We pinned down the band to uncover their eclectic influences…

From the intro to recent single ‘The Memory Junkie’, you know that with Club Kuru you are set for something a little different. From the sparkling psychedelia and sultry funk groove, the track unfurls with the understated flourish of frontman and vocalist Laurie Erskine, an artist who has long struggled to get his most complete vision of his music heard.

Having spent the past few years battling his previous label for rights to old songs and subsequently erasing them from existence, Erskine’s return in the past year has been a welcome one. Taken from from their forthcoming debut album Giving In (to be released March 23rd via Absolute) ‘The Memory Junkie’ is the perfect introduction for the uninitiated, showcasing their unique splicing their sounds both new and old with aplomb. Rest assured; this is Club Kuru 2.0.

With the imminent release of Giving In in mind, Erskine and guitarist Laurence Hemmerton took some time out to tell all about the songs and artists that have influenced them most as musicians…

LAURIE

The Animals – ‘Bring It On Home To Me’
Until very recently I always thought this version was the original! But this is the version I’ve always listened to. When I was little my Dad had this Rickenbacker bass which he sold to buy my brother a guitar. I know that Rickenbacker is worth a lot of cash these days and the guitar we got in exchange, isn’t. I always get angry knowing that the man in the guitar shop talked him round to selling it. My Dad loves the Animals and ‘Bring It On Home To Me’ is a song he would try and get me and my brother to play with him. We always refused! The poor old man just wanted his boys to jam with him.

 Shuggie Otis – ‘Strawberry Letter 23’
When I first heard Shuggie Otis I was appalled I didn’t know him already. I thought ‘Where have I been my whole life?’ ‘Strawberry Letter 23’ is an obvious choice but ya know, sometimes the big ones are the best ones. Theres something in his laid back nature that I cant put my finger on but it just feels like theres a lot of joy in here. I don’t usually like happy happy music but Shuggie he knows something I don’t.

Wayne Shorter – ‘Dance Cadeverous’
In my teens I might listen to the Beatles or Neil Young, but really I was madly into jazz above all else. In Bristol, where I grew up, I’d drive to college in my Peugeot 106 listening to Wayne Shorter’s album Speak No Evil (1966). I wasn’t quite sure if jazz was cool or not so I’d keep the windows wound up. This is still one of my favourite records of all time. Later on I learnt most of Herbie Hancock’s solos on the album.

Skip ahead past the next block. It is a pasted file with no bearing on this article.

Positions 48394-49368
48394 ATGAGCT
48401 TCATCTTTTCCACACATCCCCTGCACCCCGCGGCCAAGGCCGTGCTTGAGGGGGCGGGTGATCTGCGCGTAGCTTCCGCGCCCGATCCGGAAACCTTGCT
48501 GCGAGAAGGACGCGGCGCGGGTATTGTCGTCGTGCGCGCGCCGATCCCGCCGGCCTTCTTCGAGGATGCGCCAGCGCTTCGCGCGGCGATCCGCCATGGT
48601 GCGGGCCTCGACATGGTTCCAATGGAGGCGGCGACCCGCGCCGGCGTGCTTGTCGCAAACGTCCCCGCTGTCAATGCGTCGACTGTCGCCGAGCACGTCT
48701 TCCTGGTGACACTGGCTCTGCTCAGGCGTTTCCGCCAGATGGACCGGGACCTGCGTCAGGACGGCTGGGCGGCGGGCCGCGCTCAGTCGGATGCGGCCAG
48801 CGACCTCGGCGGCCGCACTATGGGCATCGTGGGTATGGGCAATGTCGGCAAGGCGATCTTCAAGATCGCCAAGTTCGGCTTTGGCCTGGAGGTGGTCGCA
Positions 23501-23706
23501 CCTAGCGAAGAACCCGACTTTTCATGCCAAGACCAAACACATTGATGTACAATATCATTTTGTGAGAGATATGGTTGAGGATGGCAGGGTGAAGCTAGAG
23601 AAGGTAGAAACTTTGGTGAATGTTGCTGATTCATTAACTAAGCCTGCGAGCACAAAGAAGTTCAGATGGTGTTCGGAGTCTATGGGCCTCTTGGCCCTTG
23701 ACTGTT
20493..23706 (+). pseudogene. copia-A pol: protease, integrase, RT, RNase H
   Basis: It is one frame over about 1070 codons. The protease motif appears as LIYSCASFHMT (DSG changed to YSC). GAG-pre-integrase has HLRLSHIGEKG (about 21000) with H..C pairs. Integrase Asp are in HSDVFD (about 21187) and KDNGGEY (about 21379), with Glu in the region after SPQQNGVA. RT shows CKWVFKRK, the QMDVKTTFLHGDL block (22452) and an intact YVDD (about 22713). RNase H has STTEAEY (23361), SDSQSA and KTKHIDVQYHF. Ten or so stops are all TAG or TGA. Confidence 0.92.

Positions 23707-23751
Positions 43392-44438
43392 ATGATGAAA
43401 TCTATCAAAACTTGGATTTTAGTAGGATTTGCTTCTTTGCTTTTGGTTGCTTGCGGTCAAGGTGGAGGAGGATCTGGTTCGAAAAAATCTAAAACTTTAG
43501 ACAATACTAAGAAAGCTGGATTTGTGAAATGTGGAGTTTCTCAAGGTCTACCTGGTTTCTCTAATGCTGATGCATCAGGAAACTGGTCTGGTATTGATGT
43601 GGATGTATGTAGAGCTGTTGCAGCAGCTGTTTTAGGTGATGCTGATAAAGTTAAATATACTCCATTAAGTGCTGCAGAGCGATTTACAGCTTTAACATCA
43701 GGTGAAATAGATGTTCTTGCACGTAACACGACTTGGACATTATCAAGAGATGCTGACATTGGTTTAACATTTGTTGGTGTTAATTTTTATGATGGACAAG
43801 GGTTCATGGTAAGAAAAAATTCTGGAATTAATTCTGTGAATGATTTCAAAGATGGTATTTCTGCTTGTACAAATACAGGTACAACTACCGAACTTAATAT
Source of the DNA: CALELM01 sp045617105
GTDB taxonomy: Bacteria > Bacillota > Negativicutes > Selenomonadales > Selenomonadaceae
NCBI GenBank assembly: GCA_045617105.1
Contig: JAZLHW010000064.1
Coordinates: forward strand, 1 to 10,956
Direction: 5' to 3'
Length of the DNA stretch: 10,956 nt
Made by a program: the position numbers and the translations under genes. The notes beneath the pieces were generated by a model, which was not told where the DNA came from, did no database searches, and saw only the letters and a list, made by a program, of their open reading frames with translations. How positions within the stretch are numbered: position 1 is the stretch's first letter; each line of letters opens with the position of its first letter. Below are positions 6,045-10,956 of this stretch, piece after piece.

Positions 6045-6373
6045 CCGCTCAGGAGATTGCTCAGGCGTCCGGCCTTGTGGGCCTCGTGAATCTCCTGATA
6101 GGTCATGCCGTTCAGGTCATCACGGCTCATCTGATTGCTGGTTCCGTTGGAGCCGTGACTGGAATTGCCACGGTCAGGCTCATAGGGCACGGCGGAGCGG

LAURENCE
Sands – ‘Listen to the Sky’
Sands were a band my Dad was in during the 60s. When he first played it to me I thought he was pretty cool and he inspired me to want to learn guitar and make music. I loved hearing stories about his life in London during the 60s; how they had Pink Floyd support them and were managed by Brian Epstein.

The Stokes – ‘Is This It’
This was the first piece of music I performed with some mates at school. I snapped a string shortly before playing and tried for the first time, to put a new one on. I didn’t play it in properly, so my top E string went really out of tune. I stood in front of the whole school, in an oversized leather jacket, looking small behind my Strat, thinking “I’ve really fucked this up!”.

Santo and Johnny – Sleepwalk

This song incited a confused emotional response. Theres melancholy and optimism in this tune which makes it hard to define. When I was little this song made me feel like the world could end but at the same time everything would be ok.

 Club Kuru’s single ‘The Memory Junkie’ is available now. The band’s debut album Giving In is out March 23rd.